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The Collected Works of Rudolf Steiner Series 62 Read Description

Results of Spiritual Research

(CW 62)

September 2022
More details
  • Publisher
    Rudolf Steiner Press
  • Published
    13th September 2022
  • ISBN 9781855845992
  • Language English
  • Pages 416 pp.
  • Size 6" x 9.25"

14 public lectures, Berlin, Oct. 31, 1912 – Apr. 10, 1913 (CW 62)

“ has been a kind of undertone of these winter lectures consistently to emphasize the achievements and results of the intellectual life and aspirations of the nineteenth century; for if one considers the way that the intellectual life and aspirations of the nineteenth century have taken hold of humanity  and have brought about the great triumph of material existence, it can truly be said that it would necessarily seem to be a hopeless undertaking if this spiritual science under discussion here were to reject or set itself in opposition to the justified requirements of natural science or, indeed, the intellectual and spiritual achievements of the nineteenth century.” — Rudolf Steiner (Apr. 10, 1913)

In a previously unavailable series of talks to the general public, Rudolf Steiner builds systematically, lecture by lecture, on the fundamentals of spiritual science—from the nature of spiritual knowledge and its relationship to conventional science to the path of personal development and the task of metaphysical research, as well as specific questions on the mystery of death, the meaning of fairytales, the significance of morality, and the roles of individual figures in human evolution, such as Leonardo da Vinci, Raphael, and Jakob Böhme.

At the time of these presentations, Steiner had worked in Berlin for many years, and was thus able to “reckon with a regularly returning audience to whom what mattered was to enter ever more deeply into the areas of knowledge that were newly opening up to them” (Marie Steiner). As a consequence—and through “a series of interconnecting lectures whose themes are entwined with one another”—he was able to communicate a coherent and challenging spiritual perception of reality based on his personal research.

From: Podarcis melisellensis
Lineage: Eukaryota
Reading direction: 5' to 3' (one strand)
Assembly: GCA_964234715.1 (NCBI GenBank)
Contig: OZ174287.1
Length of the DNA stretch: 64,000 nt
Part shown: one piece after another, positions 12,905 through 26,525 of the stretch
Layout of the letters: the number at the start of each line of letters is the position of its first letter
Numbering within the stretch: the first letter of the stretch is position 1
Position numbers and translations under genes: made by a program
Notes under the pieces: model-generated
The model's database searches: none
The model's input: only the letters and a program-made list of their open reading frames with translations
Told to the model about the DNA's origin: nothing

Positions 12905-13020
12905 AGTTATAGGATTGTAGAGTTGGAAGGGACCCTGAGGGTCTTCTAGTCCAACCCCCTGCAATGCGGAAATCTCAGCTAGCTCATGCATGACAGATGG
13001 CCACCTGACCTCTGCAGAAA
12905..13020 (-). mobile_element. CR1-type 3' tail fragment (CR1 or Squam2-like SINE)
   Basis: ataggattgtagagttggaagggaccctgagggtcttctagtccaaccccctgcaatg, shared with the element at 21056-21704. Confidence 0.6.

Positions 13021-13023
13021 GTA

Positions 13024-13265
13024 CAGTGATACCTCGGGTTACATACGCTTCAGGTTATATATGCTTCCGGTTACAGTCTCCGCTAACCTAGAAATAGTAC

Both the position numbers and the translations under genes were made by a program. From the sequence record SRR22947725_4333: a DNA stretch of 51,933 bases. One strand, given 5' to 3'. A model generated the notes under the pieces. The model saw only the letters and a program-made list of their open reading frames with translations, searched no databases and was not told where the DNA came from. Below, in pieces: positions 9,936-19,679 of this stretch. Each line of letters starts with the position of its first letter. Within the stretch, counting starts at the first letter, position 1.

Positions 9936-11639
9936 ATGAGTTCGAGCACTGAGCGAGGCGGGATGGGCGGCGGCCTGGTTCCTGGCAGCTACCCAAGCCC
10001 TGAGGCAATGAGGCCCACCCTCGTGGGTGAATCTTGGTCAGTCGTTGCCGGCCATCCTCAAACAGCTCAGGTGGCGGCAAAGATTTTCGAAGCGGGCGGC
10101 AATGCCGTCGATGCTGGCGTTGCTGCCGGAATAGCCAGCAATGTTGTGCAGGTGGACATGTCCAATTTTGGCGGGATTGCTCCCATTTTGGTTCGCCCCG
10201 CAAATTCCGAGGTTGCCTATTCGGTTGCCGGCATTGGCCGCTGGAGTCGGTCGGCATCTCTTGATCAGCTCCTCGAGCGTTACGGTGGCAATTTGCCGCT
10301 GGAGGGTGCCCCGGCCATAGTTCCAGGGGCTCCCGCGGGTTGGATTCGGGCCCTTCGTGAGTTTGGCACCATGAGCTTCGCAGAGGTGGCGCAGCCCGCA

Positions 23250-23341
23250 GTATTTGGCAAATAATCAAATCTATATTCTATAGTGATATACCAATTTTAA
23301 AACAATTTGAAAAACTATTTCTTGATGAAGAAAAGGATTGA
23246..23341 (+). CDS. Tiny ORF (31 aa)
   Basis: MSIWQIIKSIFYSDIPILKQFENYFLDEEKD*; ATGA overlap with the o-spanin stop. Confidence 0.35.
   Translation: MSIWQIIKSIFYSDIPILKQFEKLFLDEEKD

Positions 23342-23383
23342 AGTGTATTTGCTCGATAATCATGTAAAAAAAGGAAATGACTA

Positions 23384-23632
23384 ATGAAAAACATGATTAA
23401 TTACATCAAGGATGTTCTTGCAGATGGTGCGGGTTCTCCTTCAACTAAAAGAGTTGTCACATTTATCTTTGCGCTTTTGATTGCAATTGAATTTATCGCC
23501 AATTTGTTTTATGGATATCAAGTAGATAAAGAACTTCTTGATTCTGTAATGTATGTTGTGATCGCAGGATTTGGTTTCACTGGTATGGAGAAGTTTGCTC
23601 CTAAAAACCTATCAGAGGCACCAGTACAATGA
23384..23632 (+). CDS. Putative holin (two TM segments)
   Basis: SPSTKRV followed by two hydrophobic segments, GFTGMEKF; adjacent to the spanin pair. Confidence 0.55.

These important lectures are presented with notes, an index, and an introduction by Simon Blaxland-de Lange.

This volume is a translation from German of Ergebnisse der Geistesforschung (GA 62). Cover image: Group IX UW No. 25, The Dove, No. 1 (1915), by Hilma af Klint (1862–1944).

C O N T E N T S:

Introduction by Simon Blaxland-de Lange

1. How Is Spiritual Science Refuted?
2. On What Foundation Is Spiritual Science Based?
3. The Tasks of Spiritual Research for both Present and Future
4. The Paths of Supersensible Knowledge
5. Results of Spiritual Research for Vital Questions and the Riddle of Death
6. Natural Science and Spiritual Research
7. Jacob Boehm
8. The World-conception of a Cultural Researcher of the Present...
9. Raphael’s Mission in the Light of the Science of the Spirit
10. Fairy-tale Literature in the Light of Spiritual Research
11. Leonardo’s Spiritual Greatness at the Turning Point Leading to the Modern Age
12. Errors of Spiritual Research
13. Morality in the Light of Spiritual Research
14. The Legacy of the Nineteenth Century

Rudolf Steiner’s Collected Works
Significant Events in the Life of Rudolf Steiner

Rudolf Steiner

Rudolf Steiner (b. Rudolf Joseph Lorenz Steiner, 1861–1925) was born in the small village of Kraljevec, Austro-Hungarian Empire (now in Croatia), where he grew up. As a young man, he lived in Weimar and Berlin, where he became a well-published scientific, literary, and philosophical scholar, known especially for his work with Goethe’s scientific writings. At the beginning of the twentieth century, he began to develop his early philosophical principles into an approach to systematic research into psychological and spiritual phenomena. Formally beginning his spiritual teaching career under the auspices of the Theosophical Society, Steiner came to use the term Anthroposophy (and spiritual science) for his philosophy, spiritual research, and findings. The influence of Steiner’s multifaceted genius has led to innovative and holistic approaches in medicine, various therapies, philosophy, religious renewal, Waldorf education, education for special needs, threefold economics, biodynamic agriculture, Goethean science, architecture, and the arts of drama, speech, and eurythmy. In 1924, Rudolf Steiner founded the General Anthroposophical Society, which today has branches throughout the world. He died in Dornach, Switzerland.